This week, Mayor Douglas Nicholls of Yuma, Arizona, declared a state of emergency as thousands of illegal immigrants poured into the city and pushed it to its breaking point. As the mayor warned, the sudden influx of people is “above our capacity as a community to sustain.”

I saw firsthand the humanitarian and national security emergency that we face on our southern border last week, while meeting with the men and women of Customs and Border Protection in Nogales, Arizona. As those brave officers told me, we have a real crisis on our hands, and what’s driving it is the loopholes in our immigration laws that Congress has refused to close.

This crisis is unlike anything we’ve ever seen before. Nearly 3,000 aliens are stopped trying to cross our southern border each day. In the last six months alone, Customs and Border Protection has apprehended more than 360,000 aliens – close to the total number apprehended in all of fiscal year 2018.


For the first time ever, a majority of these immigrants are families and unaccompanied minors. And their numbers are only growing, as we’ve seen a 370 percent increase in the number of family units apprehended at the border this fiscal year to date.

These vulnerable people face incredible danger from the criminal smugglers who ferry them to our southern border. Nearly 70 percent of illegal immigrants report being victims of violence, and Doctors Without Borders reports that nearly one-third of women are sexually assaulted.

But this humanitarian crisis is also endangering our national security.

Forty percent of Border Patrol agents have been diverted from guarding our borders to care for these families and children, leaving many areas along the border exposed. Drug cartels take advantage of these vulnerabilities to smuggle in their poison, fueling an overdose epidemic that took more than 70,000 American lives in 2017. And as Border Patrol agents in Nogales told me, in addition to stopping gang members, human traffickers, and other violent criminals, they apprehended two Iranian nationals attempting to cross our border illegally just two weeks ago.

This crisis is threatening lives on both sides of the border – and to end it, Congress must act to close the loopholes that drug cartels and human traffickers use to entice vulnerable families to make the long and dangerous journey north to our southern border.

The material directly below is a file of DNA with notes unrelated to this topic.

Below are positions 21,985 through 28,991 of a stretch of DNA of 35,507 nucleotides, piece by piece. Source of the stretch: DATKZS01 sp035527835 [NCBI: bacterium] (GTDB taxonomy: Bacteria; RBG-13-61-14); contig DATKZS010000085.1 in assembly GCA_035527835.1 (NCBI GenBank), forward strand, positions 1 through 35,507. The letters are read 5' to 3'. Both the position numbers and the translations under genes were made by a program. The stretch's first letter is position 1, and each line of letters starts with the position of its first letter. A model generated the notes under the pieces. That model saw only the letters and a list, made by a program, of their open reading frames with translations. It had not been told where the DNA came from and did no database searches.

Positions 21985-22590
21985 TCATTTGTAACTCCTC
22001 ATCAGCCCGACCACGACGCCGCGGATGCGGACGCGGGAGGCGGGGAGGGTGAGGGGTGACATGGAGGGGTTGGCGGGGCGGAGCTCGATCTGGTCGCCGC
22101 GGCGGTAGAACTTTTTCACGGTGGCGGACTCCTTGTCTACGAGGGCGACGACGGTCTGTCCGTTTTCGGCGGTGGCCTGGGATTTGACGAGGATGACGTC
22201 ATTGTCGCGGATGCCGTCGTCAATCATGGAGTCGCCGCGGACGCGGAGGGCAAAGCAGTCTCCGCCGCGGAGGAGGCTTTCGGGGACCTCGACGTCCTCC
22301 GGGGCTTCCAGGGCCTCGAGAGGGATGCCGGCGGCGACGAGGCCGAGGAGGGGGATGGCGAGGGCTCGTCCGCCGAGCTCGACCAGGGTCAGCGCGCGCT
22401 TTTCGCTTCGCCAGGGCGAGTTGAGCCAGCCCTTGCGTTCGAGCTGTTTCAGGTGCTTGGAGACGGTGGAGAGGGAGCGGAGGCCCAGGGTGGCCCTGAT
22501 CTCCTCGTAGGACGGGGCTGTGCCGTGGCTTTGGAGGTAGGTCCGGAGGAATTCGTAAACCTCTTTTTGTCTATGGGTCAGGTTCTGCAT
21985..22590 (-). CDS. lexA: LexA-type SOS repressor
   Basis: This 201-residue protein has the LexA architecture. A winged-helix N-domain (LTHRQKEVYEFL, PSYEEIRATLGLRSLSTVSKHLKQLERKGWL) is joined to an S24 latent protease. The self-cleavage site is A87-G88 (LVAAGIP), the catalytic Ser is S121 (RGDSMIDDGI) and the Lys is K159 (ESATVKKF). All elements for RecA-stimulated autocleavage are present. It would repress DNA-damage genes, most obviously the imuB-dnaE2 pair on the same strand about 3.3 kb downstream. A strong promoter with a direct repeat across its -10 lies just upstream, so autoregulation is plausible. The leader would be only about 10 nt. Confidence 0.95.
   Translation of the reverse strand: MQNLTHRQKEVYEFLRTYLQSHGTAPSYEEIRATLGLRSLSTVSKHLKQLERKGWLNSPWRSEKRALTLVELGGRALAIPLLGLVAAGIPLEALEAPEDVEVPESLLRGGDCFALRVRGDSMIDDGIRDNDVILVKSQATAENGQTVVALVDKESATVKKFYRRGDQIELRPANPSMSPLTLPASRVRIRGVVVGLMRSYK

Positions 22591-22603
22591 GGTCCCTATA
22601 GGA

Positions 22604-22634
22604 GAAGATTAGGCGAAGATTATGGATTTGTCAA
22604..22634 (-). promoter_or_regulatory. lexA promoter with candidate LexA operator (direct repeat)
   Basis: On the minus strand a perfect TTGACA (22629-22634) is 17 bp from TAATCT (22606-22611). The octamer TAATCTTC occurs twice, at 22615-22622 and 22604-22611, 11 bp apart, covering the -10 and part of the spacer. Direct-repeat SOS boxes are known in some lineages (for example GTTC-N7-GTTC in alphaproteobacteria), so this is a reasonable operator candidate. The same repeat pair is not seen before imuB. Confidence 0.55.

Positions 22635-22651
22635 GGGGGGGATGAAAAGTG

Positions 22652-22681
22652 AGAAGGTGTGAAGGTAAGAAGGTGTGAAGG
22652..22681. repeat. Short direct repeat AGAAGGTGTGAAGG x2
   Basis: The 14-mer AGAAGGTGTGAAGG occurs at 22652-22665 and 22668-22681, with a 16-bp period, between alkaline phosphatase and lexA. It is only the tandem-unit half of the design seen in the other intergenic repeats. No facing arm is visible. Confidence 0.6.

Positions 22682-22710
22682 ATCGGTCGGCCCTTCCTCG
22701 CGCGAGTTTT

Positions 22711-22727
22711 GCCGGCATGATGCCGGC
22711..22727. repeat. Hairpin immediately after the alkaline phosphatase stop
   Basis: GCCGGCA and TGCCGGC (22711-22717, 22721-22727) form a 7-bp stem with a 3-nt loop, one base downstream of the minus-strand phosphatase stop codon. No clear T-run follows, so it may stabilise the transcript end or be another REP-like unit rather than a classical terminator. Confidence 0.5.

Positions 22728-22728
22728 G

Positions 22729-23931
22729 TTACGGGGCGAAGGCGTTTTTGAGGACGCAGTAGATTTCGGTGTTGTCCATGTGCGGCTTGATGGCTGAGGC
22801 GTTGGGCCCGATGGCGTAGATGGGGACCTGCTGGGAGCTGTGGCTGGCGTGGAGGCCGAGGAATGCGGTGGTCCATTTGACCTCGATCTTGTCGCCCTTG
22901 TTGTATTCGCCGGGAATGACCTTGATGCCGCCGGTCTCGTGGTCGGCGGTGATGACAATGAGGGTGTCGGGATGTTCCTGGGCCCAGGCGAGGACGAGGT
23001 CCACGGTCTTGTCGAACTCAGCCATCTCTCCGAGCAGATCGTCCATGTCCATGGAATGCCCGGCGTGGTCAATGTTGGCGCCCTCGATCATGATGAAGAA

That begins with changing the federal asylum laws that encourage so many immigrants to try to cross our border illegally. Our asylum system was created after World War II to protect all those who feared persecution by their home countries – but today, tens of thousands of aliens are taking advantage of the law by presenting themselves to law enforcement and claiming a “credible fear” of persecution without evidence of a credible threat.

In fiscal year 2018, more than 90,000 aliens claimed to have a credible fear after being stopped at our border – a 2,000 percent increase from just a decade before. Nearly 90 percent of them were simply released into our country to wait for a court date. Yet ultimately less than one out of ten illegal immigrants from Central America claiming credible fear receive asylum.

Every month this year, nearly 1,500 removal orders were issued after an illegal immigrant claiming a credible fear didn’t show up to court – three times the average from just three years ago. And today, more than one million people remain in our country illegally even though they’ve been ordered by a judge to leave.

This rampant abuse of our immigration system is also being driven by the Flores settlement agreement. Under this court precedent, minors who are apprehended crossing our border generally cannot be kept for more than 20 days in detention centers – requiring law enforcement to either separate children from their family members or release the entire family into the United States.

As President Trump made clear, the United States does not have a policy of separating children from their families – but Flores encourages adults to cross the border with a child in the hope of entering and staying in the United States. And it encourages childless adults – including gang members and drug traffickers – to use children to pose as families, in order to enter our country illegally and avoid deportation.

Finally, current law forces our federal law enforcement agencies to treat every unaccompanied minor from a non-neighboring country who crosses our border illegally for any reason as a victim of human trafficking – resulting in thousands from Central America being released into the United States.

Each of these loopholes is contributing to the humanitarian and national security crisis at our southern border – and each of them requires Congress to act. Congress must return our asylum laws to their original purpose of helping victims of government persecution by raising the standard of proof for credible fear. And it must extend the period of time minors can be detained with their families so that they can remain together throughout the adjudication process.


President Trump promised the American people that we would secure our border, and he’s a man of his word. We’ve secured from Congress more than $1.3 billion to build 55 miles of a physical barrier in highly dangerous areas along the southern border, as well as funding for 5,000 more beds in ICE detention facilities and an additional 600 Customs and Border Protection officers. And in February, the president declared a national emergency to secure an additional $8.1 billion to build a wall on the southern border of the United States.

President Trump is doing his job. The men and women of law enforcement are doing their jobs. Now it’s time for Congress to do its job and close the loopholes in our immigration laws that are driving the humanitarian and security crisis on our southern border.